The minute you begin trying to conceive, something bizarre happens: Every other (female) celebrity on the planet suddenly is spotted shopping for a $3,000 retro-style British pram. It’s true. As I’m patiently waiting for each period not to appear, I am bombarded with images of delicately swelling icons. Almost simultaneously, Gwyneth, Sarah Jessica, Brooke, Julie, Angelina, Britney, Courtney, Reese, and the Kates (Hudson and Winslet) are in the family way. Six-pack abs are out and burgeoning bellies are in! Rotund tummies are the new Birkin bag and mine’s on backorder.
At first, you might feel a special kinship with these women, but then you realize that’s an absurd notion. Why?
Because these women are not actually human, so comparing your pregnancy to theirs is like bank account or botox-free brown line to theirs. When you are twelve weeks pregnant and you look like John Goodman, it does nothing for your already fragile ego to see photos of Prada-clad kabillionaires with popsicle-stick bodies who are twice as far along as you are.
Here’s what we all need to remember: Celebrities have a team of overpriced personal trainers and live0in chefs monitoring their every move and morsel to make sure they gain exactly the least of amount of “healthy” baby weight as possible.
(Except for Catherine Zeta-Jones and Debra Messing, both of whom appeared to be pushing maximum density at the end—and looking radiant, healthy, and gorgeous in the process, I might add. Alas, even these relative heifers were back into their size negative-four jeans five minutes after giving birth, so you can still hate them.) Celebrities also have publicists who, I would guess, sometimes make up fictitious due dates, so maybe when the photo says “Julia Roberts is eight moths pregnant” (and she looks like she might be a bit gassy), maybe she’s only four months along. Rumor has it many gestating starlets even request—and are granted—early inductions to avoid putting on those last few dozen pesky pounds.
Do not, however, harbor any resentment towards these women. Think of all the things you have they don’t: When you gain sixty-five pounds and no longer have a discernable neck, your puffy face will not be plastered on the covers of international tabloid magazines. When your child emerges from your body, you don’t have to worry about some paparazzi lowlife lurking in the hospital bushes trying to snap and sell the first photos for millions of dirty dollars; you can traipse down to Sears Portrait Studio and get started for as little as $4.99. You won’t have to kill yourself trying to string together random letters of the alphabet in an effort to make up the strangest and most ridiculous baby name in creation. John, Jake, Allison and Amanda are lovely names! You can pick one that already exists and be done with it. You probably won’t be asked to pose in Playboy’s “Yummy Mummy” spread or saunter down a Victoria’s Secret runway in your barely there, diamond-encrusted skivvies a mere eight weeks after delivery. (And while I’m sure Heidi Klum is a nice person, I hope for your sake she’s not in your mommy-and-me class.) My sister tells me “nine months on, nine months off” is sensible, feasible approach to pregnancy weight gain. It’s times like this that you really appreciate that you’re sister isn’t Uma Thurman.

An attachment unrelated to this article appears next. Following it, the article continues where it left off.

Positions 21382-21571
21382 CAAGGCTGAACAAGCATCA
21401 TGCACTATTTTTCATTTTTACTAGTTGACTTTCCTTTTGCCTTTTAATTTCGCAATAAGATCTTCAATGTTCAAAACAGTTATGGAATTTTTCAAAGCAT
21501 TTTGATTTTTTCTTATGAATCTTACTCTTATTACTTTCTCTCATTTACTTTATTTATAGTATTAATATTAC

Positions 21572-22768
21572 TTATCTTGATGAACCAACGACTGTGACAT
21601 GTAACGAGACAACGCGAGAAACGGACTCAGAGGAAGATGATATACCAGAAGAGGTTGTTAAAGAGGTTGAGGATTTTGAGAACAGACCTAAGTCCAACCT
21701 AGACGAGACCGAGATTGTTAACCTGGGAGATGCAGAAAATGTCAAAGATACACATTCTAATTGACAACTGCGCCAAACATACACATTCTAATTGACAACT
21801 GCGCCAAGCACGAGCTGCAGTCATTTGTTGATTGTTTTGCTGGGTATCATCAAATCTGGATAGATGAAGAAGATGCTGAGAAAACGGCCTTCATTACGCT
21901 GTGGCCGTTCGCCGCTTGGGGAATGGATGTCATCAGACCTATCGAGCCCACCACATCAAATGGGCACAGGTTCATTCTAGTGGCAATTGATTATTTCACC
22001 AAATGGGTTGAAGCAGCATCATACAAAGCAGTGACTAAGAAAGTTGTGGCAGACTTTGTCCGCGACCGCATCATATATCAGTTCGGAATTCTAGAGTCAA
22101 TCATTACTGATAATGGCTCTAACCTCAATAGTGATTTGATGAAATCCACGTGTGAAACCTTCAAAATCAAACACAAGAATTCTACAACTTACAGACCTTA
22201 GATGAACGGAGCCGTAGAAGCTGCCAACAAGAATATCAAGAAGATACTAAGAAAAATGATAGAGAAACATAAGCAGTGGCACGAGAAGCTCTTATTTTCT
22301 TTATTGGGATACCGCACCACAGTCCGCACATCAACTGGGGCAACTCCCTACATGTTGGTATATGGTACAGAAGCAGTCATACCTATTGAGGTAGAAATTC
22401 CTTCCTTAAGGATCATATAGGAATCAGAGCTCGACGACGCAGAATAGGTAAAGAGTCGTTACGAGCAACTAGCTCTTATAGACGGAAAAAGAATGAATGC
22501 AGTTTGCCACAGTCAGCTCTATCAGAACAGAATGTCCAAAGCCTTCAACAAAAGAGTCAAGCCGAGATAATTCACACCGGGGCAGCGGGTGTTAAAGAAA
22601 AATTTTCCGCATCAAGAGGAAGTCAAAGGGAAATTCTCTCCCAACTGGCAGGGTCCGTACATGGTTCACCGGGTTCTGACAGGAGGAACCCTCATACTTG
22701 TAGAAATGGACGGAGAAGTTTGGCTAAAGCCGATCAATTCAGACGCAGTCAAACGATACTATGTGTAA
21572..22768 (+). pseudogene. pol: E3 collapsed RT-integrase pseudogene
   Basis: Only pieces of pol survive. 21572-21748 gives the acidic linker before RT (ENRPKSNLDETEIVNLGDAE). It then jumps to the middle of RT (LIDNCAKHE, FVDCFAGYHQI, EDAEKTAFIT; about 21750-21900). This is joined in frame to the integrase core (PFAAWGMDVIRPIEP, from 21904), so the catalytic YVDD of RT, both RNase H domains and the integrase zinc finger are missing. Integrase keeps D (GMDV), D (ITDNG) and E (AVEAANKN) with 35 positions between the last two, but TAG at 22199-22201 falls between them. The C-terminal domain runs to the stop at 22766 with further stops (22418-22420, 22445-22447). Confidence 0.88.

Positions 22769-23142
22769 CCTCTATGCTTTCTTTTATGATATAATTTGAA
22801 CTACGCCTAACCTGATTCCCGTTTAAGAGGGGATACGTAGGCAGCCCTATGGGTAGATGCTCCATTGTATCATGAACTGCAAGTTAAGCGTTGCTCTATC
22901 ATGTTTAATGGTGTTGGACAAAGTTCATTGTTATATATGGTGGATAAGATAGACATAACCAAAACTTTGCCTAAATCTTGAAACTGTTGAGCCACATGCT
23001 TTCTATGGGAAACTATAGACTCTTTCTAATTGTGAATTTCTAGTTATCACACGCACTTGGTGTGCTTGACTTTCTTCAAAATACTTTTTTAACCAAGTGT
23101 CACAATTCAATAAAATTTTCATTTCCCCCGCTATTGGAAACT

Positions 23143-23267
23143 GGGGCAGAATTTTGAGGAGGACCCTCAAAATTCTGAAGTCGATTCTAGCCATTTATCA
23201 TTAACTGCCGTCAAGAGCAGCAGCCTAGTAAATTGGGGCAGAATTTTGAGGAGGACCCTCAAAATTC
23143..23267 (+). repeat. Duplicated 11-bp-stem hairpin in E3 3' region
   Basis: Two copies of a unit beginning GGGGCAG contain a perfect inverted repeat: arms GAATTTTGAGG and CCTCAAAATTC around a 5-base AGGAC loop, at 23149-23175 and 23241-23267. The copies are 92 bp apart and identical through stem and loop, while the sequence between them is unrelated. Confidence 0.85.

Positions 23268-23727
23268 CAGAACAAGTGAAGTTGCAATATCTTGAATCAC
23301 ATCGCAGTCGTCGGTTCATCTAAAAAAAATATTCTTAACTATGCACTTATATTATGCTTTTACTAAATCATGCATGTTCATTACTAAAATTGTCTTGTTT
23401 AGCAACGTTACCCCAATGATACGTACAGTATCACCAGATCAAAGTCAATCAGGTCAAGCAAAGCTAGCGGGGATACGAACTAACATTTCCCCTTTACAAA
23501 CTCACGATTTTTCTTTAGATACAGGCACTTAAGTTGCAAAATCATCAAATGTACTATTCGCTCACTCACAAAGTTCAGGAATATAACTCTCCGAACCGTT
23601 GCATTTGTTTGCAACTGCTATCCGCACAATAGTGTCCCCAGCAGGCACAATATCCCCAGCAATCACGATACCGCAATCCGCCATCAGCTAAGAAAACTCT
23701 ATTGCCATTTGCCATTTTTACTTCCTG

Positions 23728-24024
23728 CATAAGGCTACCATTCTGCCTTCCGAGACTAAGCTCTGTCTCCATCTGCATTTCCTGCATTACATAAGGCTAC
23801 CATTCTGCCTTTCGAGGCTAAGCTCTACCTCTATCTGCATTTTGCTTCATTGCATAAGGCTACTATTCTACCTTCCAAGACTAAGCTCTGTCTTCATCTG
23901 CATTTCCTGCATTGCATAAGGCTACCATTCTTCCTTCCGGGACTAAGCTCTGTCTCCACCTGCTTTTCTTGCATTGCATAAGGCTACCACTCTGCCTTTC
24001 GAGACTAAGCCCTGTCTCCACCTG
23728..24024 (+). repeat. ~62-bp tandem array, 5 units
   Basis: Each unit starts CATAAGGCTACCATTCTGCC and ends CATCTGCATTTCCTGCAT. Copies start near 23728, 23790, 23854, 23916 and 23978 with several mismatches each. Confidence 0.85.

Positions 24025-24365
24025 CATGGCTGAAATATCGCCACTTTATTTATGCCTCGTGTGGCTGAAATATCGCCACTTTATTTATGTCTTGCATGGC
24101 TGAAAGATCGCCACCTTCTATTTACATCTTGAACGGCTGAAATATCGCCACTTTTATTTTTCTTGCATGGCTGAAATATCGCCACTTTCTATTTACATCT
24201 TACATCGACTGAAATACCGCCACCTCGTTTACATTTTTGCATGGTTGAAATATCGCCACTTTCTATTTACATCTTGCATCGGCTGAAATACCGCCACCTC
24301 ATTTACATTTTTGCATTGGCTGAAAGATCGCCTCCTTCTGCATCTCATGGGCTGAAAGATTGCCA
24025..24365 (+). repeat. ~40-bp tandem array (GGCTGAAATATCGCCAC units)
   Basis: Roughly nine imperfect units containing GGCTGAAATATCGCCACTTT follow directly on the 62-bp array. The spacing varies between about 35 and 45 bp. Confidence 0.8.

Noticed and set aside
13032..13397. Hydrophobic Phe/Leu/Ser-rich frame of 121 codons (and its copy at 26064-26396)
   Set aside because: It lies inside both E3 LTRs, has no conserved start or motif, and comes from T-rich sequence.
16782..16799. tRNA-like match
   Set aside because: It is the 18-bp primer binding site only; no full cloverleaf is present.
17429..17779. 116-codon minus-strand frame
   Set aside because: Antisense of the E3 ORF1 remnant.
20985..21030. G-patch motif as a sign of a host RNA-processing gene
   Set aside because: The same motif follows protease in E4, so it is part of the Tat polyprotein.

Even though you have all these reasons to be glad you’re not, say, Cindy Crawford, and even though you are going to temporarily suspend your subscription to Us, People, and Star, you’re bound to catch a glimpse of an expecting supernova at some point during your efforts to procreate. When you do, you may be gripped with envy and resentment. In honor of the Buddhist practice of mindful meditation, I suggest recognizing these thoughts and feelings, writing them down, and letting them go. It really is the healthy, tolerant thing to do. And because we’re in this together, I’ll walk you through it.
Find a quiet, serene place where you can think and compose freely. Take a few deep breaths, and conjure the beautiful images of all he famous fertile females whose likenesses are being broadcast around the globe right this minute. Allow your affection and admiration for them to spin and swirl around you like a magnificent white light.
Now, begin that list…
Jenna McCarthy is a writer whose work has appeared in over forty national and international publications including Self, Allure, Shape, and Glamour. She lives in Santa Barbara, where she enjoys sculpting playdough and scrubbing crayon from her walls.